Zach: Yeah, so there is a lot of data that comes from those robots, and we probably send a fraction of it up compared to what we could. We think about data is really in two sides. One, there's the piece for the customer and really what's going to help drive value and insight for them around that cell, around that process. And so depending upon what the customer needs, they're gonna get certain things around parts made per day, being able to bucket that by hour. We can set up the cells to run multiple parts so they can see charts of that group together. But if they have any special requests as well, because we're doing the work and writing that software that runs on the robot, we can give them custom analytics as well. And with that, we can then have charts in the mobile app for them that displays that. So that's the customer side of it. The support side for us, we wanna know how this robot's performing, and if there's any issues that should be addressed. So we send a lot of the metrics around the number of stops a robot might have, has it hard crashed, which would be considered a protective stop in the case of the robot that we use. And so we take a look at all of that and have specialized dashboards and charts in the mobile application as well, with real time alerting and monitoring.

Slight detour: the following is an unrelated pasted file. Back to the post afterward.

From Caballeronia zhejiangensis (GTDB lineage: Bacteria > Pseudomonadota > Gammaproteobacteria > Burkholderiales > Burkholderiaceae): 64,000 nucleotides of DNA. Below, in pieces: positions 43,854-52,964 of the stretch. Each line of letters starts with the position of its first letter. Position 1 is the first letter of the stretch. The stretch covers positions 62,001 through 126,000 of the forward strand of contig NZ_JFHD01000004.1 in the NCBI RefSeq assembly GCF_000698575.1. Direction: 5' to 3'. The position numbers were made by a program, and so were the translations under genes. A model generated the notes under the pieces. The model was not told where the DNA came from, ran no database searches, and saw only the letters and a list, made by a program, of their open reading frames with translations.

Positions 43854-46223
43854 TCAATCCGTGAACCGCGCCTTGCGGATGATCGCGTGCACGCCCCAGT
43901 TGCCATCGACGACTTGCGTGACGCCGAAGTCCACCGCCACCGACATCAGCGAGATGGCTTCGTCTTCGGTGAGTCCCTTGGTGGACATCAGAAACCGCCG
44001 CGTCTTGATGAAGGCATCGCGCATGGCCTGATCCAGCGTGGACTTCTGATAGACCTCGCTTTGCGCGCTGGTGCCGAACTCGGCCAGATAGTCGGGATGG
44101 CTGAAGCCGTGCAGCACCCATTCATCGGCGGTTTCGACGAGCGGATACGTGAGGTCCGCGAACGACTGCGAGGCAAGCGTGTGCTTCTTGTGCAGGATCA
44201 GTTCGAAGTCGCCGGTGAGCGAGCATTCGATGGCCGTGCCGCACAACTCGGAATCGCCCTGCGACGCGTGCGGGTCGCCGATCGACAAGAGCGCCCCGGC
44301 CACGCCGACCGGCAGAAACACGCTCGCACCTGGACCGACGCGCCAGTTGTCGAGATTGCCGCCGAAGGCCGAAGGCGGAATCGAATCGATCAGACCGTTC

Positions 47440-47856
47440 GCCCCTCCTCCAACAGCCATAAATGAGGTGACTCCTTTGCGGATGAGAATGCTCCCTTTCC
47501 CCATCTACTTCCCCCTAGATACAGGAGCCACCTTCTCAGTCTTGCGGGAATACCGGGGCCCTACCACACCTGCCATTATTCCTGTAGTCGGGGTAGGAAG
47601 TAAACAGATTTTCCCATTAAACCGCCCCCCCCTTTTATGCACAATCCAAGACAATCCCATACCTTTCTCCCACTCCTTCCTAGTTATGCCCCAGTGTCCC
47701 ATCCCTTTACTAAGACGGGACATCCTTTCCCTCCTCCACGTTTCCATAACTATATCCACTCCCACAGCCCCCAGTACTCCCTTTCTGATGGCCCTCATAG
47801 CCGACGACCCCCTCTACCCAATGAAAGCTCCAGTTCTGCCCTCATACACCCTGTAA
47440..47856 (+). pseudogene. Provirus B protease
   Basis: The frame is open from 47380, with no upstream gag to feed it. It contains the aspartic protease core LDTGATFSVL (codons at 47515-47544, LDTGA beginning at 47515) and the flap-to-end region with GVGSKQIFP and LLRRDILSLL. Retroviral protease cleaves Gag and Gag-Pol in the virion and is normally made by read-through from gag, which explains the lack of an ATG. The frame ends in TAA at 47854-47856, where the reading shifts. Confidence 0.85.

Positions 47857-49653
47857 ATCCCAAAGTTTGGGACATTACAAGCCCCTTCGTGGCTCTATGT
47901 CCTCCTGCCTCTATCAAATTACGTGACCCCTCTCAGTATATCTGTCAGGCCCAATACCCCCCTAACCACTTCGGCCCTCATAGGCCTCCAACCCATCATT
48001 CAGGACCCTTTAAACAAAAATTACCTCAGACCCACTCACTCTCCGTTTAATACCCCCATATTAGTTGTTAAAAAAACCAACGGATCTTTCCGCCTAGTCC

Andrew: Very cool, so one of the things that I've seen not only talking with you all, but some of the stuff that's been promoted out there publicly recently is around the BotX and robotic welding applications. Can you maybe touch on that a little bit and just kind of share the use case and how you're expanding beyond some of those basic applications like machine tending and evolving into something that might be more complex like the notion of welding.
Zach: Definitely and, you know, this is a topic that we are really excited about. So the BotX is a for-hire robotic welder with the same model that you pay by the hour. And compared to machine tending, this is more of a product solution that if you needed one, within two weeks, we could have one shipped to your facility, we would help set up the system for you, and then train you how to use it. So in the first model of machine tending where we do everything from the mechanical design, to writing the software, to supporting it, the big difference with the BotX is you actually teach the robot the welds that you want it to perform. So you're not having to contact us if you wanna run a new part number. From the mobile application itself, you have the ability to set up what we call a flow. We avoid the word programming in this case, because it's significantly easier than that. And you can set up these flows to perform the welds that you want, and depending on the complexity it could be in a matter of minutes. And then from there, you're able to do what you want. We still provide the support through our mobile app to any questions that you might have, if you aren't sure that you're doing something right. Or there's an issue that we need to take a look at. So we use those same tools to gain insight into how that cell's running to help support the customer.